The 50th anniversary of The Godfather was in March of 2022. Movie theaters across the country re-released the movie for screening for certain amounts of time, and a 50th-anniversary version of both the book and the film was released. When The Godfather first came out, it was met with backlash and controversy, mainly from the Italian American community.
The Backlash from the Public
The Italian-American Civil Rights League, headed and founded by Joe Colombo, the head of the Colombo crime family–one of the five families–launched a protest rally turned sold-out benefit in Madison Square Garden in 1970 that raised almost $500,000 and was headlined by Frank Sinatra. Colombo and his organization argued that the film depicted Italian Americans in a negative light and would lead to a widely held perception of Italian Americans as being the largest purveyors of organized crime. Colombo and his group also argued that the word ‘mafia’ was itself a racial slur and that the FBI was harassing and persecuting all Italian Americans.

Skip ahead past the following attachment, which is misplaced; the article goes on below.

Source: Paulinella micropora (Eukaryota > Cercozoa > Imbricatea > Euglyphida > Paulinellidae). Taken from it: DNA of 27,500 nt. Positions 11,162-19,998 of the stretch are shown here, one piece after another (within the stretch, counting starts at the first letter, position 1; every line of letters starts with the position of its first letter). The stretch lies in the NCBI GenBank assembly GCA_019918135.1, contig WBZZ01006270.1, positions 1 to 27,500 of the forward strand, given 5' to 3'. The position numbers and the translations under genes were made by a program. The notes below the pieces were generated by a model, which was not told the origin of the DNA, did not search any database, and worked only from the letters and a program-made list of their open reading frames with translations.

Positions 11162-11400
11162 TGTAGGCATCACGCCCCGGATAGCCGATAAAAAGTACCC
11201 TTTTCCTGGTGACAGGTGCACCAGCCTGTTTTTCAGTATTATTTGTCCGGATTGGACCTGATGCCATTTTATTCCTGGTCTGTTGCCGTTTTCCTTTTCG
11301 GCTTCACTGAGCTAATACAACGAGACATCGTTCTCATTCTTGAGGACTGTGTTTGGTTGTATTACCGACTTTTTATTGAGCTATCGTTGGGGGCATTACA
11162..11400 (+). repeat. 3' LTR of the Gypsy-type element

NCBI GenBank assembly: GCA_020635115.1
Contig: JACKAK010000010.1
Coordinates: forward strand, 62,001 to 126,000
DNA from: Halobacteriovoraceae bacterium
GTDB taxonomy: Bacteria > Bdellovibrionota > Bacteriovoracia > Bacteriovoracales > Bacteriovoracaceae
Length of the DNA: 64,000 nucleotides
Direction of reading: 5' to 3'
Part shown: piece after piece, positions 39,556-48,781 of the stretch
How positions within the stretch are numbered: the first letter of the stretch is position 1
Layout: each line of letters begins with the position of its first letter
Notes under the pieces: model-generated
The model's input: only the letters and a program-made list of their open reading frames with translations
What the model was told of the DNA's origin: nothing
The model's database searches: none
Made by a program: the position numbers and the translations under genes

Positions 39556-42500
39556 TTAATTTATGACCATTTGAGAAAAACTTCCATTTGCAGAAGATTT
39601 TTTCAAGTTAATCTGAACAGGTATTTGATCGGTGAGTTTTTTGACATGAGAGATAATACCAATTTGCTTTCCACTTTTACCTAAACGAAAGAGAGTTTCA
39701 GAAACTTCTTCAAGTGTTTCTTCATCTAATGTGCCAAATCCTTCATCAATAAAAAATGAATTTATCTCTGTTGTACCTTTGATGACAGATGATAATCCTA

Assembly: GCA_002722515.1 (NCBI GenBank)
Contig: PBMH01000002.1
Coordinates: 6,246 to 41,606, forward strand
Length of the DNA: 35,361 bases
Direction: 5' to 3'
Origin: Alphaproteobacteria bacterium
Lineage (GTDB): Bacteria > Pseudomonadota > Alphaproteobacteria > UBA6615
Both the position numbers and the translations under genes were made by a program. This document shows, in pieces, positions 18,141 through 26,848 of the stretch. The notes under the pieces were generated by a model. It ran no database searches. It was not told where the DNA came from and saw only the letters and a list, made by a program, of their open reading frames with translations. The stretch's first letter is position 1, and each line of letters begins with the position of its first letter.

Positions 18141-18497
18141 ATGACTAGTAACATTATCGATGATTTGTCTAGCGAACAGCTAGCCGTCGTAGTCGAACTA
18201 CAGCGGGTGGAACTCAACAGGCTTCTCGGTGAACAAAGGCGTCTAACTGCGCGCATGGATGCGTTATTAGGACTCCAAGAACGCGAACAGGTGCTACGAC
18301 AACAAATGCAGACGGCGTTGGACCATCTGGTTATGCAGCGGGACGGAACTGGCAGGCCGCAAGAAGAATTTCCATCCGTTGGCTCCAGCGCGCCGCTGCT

The organization was founded during events leading up to the Madison Square Garden benefit when Colombo’s son, Joe Jr., was arrested by the FBI and charged with a conspiracy to melt coins and sell the silver. It started with Joe Sr. organizing protestors to picket the FBI building in New York. After Joe Jr. was acquitted and released, the organization’s focus shifted to a new goal: changing how Italian Americans were treated and perceived within popular culture. They believed that stopping the release of The Godfather could help them achieve this goal.
Eventually, Al Ruddy, the leading producer of The Godfather at Paramount, met with Colombo and won over the angry crowd, suggesting Colombo read the script and if he found anything offensive, they could potentially strike a deal. Colombo ended up only wanting one thing to change, the use of the word ‘mafia’, and Ruddy agreed. The upheaval caused by Colombo and his organization ultimately created more publicity for the film and won a small victory for Italian Americans.
51 years later and the film is considered to be a timeless classic that will continue to entertain generations for years to come.